sprouting seeds

Want to start your garden from scratch this year but aren’t sure how to get going?

Don’t worry; germinating your seeds doesn’t have to be the daunting task you think it might be.

Growing from seed offers more variety than buying plants from a store because many nurseries carry limited options. To grow a beautiful variety of plants from seed, here’s a basic guide of what you’ll need to know:

germinating seeds
Image courtesy of Lucy Crosbie.

Getting Started

As a beginner, you want to make this process as easy as possible, so there are a few steps to take to ensure the success of your garden.

  • You can germinate seeds in a paper towel to test them. Wet a paper towel and allow the excess water to drain off the towel for a minute or so; place the towel on a clean, flat surface and evenly space seeds on one side. Fold the paper towel in half and put it into a plastic bag, with a few drops of water at the bottom. Put your bag in a warm place, but not in direct sunlight. Wait three days and remove the bag to see how many seeds have sprouted. If the number of seeds sprouted is high, you can be confident that these seeds are still alive.
  • Pick plants that germinate easily, such as broccoli, lettuce, onions, and peppers. Tomato and basil are both easy seeds. Not only will these two germinate and grow with ease, but they’re also perfect when planted together. Basil enhances the flavor of the tomato plants and also wards off unwanted bugs.


You can start your seeds in almost any container as long as it’s 2 to 3 inches deep and has holes to provide drainage. You can even use old applesauce or yogurt containers, as long as they have been well cleaned and you’ve added holes to the bottom. Always try to reuse containers from previous years; it can save you money and it also reduces the plastic waste being introduced to the environment after disposal.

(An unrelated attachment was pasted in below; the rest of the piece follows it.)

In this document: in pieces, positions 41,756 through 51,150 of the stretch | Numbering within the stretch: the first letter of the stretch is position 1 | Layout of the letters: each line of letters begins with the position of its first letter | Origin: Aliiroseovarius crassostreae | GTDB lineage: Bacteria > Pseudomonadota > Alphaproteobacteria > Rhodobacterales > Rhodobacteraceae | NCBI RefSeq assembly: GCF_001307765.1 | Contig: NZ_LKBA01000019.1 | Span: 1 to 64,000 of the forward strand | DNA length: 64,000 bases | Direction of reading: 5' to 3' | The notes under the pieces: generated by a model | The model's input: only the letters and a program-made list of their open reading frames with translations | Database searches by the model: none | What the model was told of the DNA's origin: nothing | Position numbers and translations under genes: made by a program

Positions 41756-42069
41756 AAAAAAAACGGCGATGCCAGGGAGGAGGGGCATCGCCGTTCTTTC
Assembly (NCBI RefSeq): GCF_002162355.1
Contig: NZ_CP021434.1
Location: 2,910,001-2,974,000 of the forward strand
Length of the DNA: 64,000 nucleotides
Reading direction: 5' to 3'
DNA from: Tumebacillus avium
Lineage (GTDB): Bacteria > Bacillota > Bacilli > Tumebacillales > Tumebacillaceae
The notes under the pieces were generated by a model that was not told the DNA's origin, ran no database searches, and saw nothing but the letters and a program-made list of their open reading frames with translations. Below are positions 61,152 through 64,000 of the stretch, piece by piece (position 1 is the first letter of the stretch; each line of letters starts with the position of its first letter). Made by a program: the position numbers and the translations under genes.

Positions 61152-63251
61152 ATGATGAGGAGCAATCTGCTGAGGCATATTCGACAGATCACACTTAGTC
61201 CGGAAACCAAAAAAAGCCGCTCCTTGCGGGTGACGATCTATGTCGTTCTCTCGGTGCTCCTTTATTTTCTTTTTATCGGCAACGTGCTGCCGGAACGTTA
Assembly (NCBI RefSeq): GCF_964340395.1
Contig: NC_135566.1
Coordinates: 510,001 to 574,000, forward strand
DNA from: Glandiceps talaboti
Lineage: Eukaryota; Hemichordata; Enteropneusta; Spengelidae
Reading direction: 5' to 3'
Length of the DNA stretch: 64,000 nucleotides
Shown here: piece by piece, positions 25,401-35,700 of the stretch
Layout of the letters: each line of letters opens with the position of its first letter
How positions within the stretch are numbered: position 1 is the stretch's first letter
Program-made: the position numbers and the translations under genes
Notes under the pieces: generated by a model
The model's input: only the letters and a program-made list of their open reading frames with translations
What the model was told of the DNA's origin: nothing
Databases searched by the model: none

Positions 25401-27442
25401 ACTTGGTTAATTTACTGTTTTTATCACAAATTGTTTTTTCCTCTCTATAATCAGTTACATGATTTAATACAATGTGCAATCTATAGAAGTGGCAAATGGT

Grow, little clovers, grow!
Image courtesy of Carmen.

Get Growing

Now that your seeds have sprouted, it’s time to start growing and prepare them to be planted outside.

  • Fill containers with starter mix or create your own.
  • Ensure that you keep your plants moist but aren’t overwatering them, leaving the soil soggy. To give your seedlings the right amount of water, use a spray bottle to mist the plants.
  • Give your seedlings 12 to 15 hours of light; use a grow bulb and timer if necessary.
  • Before planting your seeds outside, you need to acclimate them to the new environment. Start by placing in the shade for 2 to 3 hours a day. Slowly increase the time plants spend outside over the course of a week, and then when the weather is right, plant them

Timing is crucial to the health of your plants, so do some research about the best time to move your plants to their new homes. Your new seedlings will save you money and result in a higher-quality product in the end.

Feature image courtesy of Ritesh Man Tamrakar

By Kayla Matthews

Kayla Matthews is a writer and blogger with a passion for wellness and eco-friendly living. She has contributed to Earth911, Mother Earth News, The Huffington Post as well as other healthy and green living publications. Follow her on Google+ and Twitter to read all of her latest posts.